I. Bounds of a Proposed Northwest Colony
Bounded by a line of Longitude running from the most Southernly point of Lake Michigan to the Ouabache, then down the middle of the Ouabache to where it crosses a line of Latitude 40 degrees from the equator, thence along the said Line of Latitude to within five degrees of Longitude of the river Delaware, thence along a line five degrees of Longitude in every point of it from the said river Delaware, till it strikes Lake Erie, thence along the southern shore of Lake Erie to it’s most Western point,1 thence along a strait line2 drawn to the nearest part of the river St. Joseph, thence down the said river to Lake Michigan, thence along the Southern shore of Lake Michigan to the beginning; (provided that if in the dispute between Virginia and Pennsylva. the western boundary of Pennsylva. should be settled3 to be a line of Longitude, then the4 same line of Longitude shall be the Eastern boundary of the New col[ony.]
This will be about 2° degrees of Latitude and 6. or 7. degrees of Longitude.
- [……]’s map professed to be a copy from D’An[vil]le
- places the Southermost shore of Lake Erie 42° 30’
- D’Anville’s small map makes it 42° 50’
- A map publishd by Jefferys makes it 41°. 40’
- *A late map, published since the peace by Bowles makes it 41°. 35’
- The Northern boundary of Virga. is the end of 41° Lat.
- Evans’s last map makes S. shore of Lake Erie 41°.
- *Mitchell’s last map 41° 30’
- Massachusets Western claim is to 42°. 2’ North Latitude.
- Connecticut comes from that to 41° complete, i.e. to the beginning of the 42° degree.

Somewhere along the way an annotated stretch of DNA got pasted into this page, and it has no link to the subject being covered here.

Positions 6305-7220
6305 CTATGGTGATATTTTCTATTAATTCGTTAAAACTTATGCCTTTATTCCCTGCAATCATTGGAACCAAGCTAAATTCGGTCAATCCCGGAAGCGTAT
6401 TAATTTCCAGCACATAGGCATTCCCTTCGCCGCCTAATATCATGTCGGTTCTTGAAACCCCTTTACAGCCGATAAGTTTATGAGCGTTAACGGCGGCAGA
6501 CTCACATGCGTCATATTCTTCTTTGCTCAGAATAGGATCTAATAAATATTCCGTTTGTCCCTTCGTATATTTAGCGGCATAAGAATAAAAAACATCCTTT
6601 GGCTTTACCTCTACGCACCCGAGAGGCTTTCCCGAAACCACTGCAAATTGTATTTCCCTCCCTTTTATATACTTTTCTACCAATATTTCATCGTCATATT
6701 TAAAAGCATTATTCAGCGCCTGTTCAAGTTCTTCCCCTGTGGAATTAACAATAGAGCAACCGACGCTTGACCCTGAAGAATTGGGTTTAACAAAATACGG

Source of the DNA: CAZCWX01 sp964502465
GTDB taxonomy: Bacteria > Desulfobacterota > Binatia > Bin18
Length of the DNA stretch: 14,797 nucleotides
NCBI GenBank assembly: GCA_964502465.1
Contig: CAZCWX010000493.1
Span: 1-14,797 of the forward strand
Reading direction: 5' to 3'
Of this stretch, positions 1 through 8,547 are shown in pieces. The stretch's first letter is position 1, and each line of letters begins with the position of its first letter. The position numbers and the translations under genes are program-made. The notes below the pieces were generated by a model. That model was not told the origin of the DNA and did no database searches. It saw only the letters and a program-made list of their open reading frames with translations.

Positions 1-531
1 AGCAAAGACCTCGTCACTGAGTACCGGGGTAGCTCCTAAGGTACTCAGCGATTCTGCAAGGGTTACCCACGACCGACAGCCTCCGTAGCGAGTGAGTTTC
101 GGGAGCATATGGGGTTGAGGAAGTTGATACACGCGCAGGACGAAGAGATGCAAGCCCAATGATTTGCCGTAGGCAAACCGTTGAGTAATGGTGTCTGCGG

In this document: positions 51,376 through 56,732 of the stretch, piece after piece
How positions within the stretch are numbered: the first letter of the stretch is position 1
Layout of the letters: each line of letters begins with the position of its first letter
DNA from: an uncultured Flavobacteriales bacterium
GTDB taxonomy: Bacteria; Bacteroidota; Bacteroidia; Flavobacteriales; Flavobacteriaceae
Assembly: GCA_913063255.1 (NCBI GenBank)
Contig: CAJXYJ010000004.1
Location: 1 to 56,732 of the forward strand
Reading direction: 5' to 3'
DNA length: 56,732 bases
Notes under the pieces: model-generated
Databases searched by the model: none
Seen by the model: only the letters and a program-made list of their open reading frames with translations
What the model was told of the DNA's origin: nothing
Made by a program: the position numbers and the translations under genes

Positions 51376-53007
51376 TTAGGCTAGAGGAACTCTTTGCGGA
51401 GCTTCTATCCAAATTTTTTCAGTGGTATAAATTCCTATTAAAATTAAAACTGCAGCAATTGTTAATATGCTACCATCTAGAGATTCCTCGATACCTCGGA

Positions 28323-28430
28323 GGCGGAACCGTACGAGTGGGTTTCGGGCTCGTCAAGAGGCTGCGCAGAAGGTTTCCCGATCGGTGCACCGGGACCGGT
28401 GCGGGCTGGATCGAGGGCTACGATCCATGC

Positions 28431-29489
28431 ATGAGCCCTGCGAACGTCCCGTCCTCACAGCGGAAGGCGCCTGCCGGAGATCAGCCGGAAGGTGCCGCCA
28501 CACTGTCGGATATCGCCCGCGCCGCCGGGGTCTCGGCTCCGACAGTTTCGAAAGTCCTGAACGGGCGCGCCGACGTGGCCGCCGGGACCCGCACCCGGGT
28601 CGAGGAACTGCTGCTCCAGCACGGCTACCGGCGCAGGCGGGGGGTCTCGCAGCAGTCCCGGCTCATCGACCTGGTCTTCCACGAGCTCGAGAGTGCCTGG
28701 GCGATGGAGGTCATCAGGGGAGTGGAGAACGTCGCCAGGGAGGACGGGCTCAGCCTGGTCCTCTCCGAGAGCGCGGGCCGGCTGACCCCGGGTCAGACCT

- Virginia then goes to 41°. complete and is coterminous with Connecticut.
MS (DLC: TJ Papers, 234: 41928); entirely in the hand of TJ; contains a number of deletions and interlineations, some of which are noted below; the lines on verso concerning boundaries may or may not have reference to the proposed “colony” and may be related only to TJ’s investigations of the Virginia claim or to his drafting of the Virginia Deed of Cession; these lines are written at right angles to those on recto. MS is mutilated slightly, thus causing parts of two words to be lost. The date of this fragment is discussed in editorial note above, though it may be noted here that the text on verso is roughly placed at late 1783 or early 1784 by its reference to “A late map, published since the peace by Bowles”; this was presumably Carington Bowles’ New Map of North America (London, 1783; Phillipps, 863). The editors are indebted to Dr. St. George L. Sioussat for examining the texts of Documents I and II in the present group and for bringing to bear upon them his extensive knowledge of the affairs of land companies, of cessions by the states, and of policies of Congress respecting the national domain. In a carefully prepared memorandum submitted to the editors on 1 Mch. 1949, Dr. Sioussat arrived at the conclusion that both of these documents “are recordings of ideas which were passing through Mr. Jefferson’s mind in the uncertain period after his return to Congress in 1783, when the financial need of Congress, the demands of the Army, and the cessions of western lands were pressing problems.” Mrs. Constance Thurlow, Mr. William Gaines, and Mr. Francis L. Berkeley, Jr. of the staff of the University of Virginia Library also concluded that the fragment represented by Document I was probably drawn up early in 1784 (Francis L. Berkeley, Jr. to the editors, 21 Jan. 1949).
1. Preceding four words interlined in substitution for “fort Detroit,” deleted.
2. The following deleted at this point: “due West till it strikes the river St lo.”
3. This word interlined in substitution for “determined,” deleted.
4. The following deleted at this point: “the Eastern boundary of the said colony of—shall be.”